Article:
This might seem merely a variant of the standard-issue war movie, but Verhoeven the nihilist isn't playing it straight. The film implies that humans started the war, which has been raging for several years over mineral-rich asteroids. Instead of replaying the familiar scenario of righteous heroes fighting against an evil foe (the Nazis, the Imperial storm troopers of Star Wars), Verhoeven lures viewers into identifying with the aggressors.
The controlled-evolution-is-destiny theme gets a slightly different treatment in Alien Resurrection, the latest sequel to the extraordinarily successful Alien. Reilly (Sigourney Weaver) was killed in the previous installment, but now we meet her clone, who is being incubated as a host organism for an alien. The aliens are "Perfect Predators." Caring only about reproducing their own kind and wiping out all other life forms, they take no prisoners, desire no slaves, make no treaties. Naturally, a group of renegade geneticists can't resist the temptation to tame and use these creatures.
The newly cloned Reilly has a funny look in her eye, and she is very calm when she tells the scientists that they'll soon be dead. She's also a killer basketball player who can beat up the boys. It turns out that this lab-produced Reilly has inadvertently swapped a bit of DNA with the alien, who has also picked up a few genetically determined tricks from Reilly. Fortunately for the human race, the new, improved Reilly—assisted by a cyborg—is able to succeed where standard-issue humans have failed. She kills the last remaining alien, who is technically her grandchild, and blends into the vast amorphous gene pool of planet Earth. The scientists have played God, and it has turned out okay. They have enhanced Earth's breeding stock.
In the original Alien, human space travelers stumbled upon dormant eggs in an abandoned spacecraft. As the film developed, it became clear that the aliens were a force bent on the total destruction of all other species; the use of unlimited force was presented as a defensive measure.
In a few short years, scientists have progressed from cloning fruit flies to sheep. Huxley's Brave New World looms on the horizon, and while the science may be inevitable, the ethics have yet to be developed. The fifteenth- and sixteenth-century Spaniards coupled maritime technology with raw, brute force to conquer and enslave the New World. Nuclear fission's first application was to incinerate civilian populations, including thousands of Japanese Christians. As genetic manipulation becomes a fact of life, scientists will undoubtedly find redemptive uses for it: screening out inherited diseases, for instance. But the potential for misuse will be incalculable. If this new knowledge is coupled with a belief that societies can manipulate the evolution of the species to a position of unquestioned dominance, the Tower of Babel will seem like a quaint diversion.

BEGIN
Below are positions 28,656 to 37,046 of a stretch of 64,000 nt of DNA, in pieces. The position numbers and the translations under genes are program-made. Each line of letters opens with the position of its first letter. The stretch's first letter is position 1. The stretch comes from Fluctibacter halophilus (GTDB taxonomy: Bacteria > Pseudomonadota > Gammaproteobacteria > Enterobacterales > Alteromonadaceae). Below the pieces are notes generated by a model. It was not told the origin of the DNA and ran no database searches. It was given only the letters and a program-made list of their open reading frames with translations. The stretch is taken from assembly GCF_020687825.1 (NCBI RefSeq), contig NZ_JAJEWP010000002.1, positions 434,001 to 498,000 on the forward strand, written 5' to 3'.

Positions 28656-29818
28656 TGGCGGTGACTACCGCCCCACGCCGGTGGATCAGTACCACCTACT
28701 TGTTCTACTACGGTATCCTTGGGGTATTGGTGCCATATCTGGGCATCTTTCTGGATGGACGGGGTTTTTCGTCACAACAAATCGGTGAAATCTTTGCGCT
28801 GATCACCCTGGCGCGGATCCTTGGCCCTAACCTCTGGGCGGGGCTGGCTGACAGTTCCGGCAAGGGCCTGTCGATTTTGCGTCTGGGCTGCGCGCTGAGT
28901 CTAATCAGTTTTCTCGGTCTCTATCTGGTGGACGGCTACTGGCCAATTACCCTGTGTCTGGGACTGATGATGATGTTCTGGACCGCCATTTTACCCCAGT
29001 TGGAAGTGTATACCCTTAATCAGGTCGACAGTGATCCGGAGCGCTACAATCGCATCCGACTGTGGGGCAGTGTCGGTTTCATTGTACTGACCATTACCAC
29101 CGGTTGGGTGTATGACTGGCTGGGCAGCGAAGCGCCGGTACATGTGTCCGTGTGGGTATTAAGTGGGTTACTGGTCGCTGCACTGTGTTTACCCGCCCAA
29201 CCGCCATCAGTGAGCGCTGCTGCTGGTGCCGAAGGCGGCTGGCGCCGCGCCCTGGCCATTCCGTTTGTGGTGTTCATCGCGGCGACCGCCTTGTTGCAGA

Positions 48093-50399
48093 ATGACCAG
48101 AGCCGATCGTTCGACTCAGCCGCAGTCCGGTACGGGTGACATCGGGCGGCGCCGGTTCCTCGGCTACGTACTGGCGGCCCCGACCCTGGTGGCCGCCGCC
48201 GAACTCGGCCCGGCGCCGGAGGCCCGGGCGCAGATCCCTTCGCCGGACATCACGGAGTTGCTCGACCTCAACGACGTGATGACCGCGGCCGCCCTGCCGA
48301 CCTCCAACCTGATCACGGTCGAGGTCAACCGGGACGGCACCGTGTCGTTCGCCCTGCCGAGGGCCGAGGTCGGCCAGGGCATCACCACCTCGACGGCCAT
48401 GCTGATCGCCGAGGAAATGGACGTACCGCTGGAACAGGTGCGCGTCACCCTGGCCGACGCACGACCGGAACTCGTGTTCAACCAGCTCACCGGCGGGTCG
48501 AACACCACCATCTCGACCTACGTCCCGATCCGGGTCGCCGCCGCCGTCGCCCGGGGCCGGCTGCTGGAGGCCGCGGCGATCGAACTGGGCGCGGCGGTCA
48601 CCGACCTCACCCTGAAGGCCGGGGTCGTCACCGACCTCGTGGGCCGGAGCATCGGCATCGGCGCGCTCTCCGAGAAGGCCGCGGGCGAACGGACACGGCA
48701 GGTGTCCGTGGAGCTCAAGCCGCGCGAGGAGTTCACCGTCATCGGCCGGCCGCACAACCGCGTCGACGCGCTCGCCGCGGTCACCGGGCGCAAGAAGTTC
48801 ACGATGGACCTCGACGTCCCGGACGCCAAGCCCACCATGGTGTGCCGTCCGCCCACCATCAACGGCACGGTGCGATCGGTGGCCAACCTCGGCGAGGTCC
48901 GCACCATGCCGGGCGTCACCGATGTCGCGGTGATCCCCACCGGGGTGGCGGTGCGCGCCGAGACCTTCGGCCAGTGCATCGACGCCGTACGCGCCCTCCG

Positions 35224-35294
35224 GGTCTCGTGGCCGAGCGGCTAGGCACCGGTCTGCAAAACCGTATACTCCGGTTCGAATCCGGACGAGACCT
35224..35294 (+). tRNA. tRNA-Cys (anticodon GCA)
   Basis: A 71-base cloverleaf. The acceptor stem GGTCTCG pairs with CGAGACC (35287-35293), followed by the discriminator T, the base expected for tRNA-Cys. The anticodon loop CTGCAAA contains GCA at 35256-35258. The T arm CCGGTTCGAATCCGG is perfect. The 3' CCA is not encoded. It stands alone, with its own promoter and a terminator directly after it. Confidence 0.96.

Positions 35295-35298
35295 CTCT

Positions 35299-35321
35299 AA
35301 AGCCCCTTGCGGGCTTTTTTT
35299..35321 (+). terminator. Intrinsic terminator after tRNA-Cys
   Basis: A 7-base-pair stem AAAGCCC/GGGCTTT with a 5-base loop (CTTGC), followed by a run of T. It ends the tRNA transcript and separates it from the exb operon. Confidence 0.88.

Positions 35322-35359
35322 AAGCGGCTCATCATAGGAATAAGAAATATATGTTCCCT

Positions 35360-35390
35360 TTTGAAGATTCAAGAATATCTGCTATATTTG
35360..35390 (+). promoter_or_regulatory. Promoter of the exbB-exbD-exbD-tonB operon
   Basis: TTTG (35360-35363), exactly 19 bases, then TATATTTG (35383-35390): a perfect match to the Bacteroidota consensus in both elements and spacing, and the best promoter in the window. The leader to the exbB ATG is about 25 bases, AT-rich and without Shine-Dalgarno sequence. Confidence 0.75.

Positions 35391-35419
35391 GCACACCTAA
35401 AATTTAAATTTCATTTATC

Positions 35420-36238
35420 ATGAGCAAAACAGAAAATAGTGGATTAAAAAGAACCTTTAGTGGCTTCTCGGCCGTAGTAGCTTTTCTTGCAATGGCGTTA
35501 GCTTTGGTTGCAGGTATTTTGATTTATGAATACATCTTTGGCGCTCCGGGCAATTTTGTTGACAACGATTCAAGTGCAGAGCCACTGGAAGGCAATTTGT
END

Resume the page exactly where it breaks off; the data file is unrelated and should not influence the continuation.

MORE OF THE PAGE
Set against such dark visions, Andrew Niccol's film Gattaca is a more cerebral, more life-affirming variation of the themes of biofascist destiny. In a world where the elite class is made up of perfectly engineered genetic wonders, a "faith-birth" renegade, Jerome Morrow (Ethan Hawke), borrows the genetic imprint of another man who has been crippled in an accident. Irene (Uma Thurman) is his foil, a nearly perfect woman who dwells on her one flaw. The visual palette is a cross between Wall Street blue and Reichstag chic; the message is a more upbeat version of Winston Smith's rage against the regime in George Orwell's Nineteen Eighty-Four.
These finely imagined films perch upon false premises, but they ring true, even to believers, in the current ennui. Postmodern society continues to abandon the remnants of a God-centered outlook for a Nietzschean world-view where might and technology determine humankind's fate. Biofascist sci-fi offers only the shadow of a promise—that somehow we can evolve to a higher level. It rules out the true promise of a Redeemer who is even now preparing a better end.
Stefan Ulstein is a teacher and film critic.
Copyright © 1998 by the author or Christianity Today/Books & Culture . For reprint information call 630-260-6200 or e-mail bceditor@BooksAndCulture.com.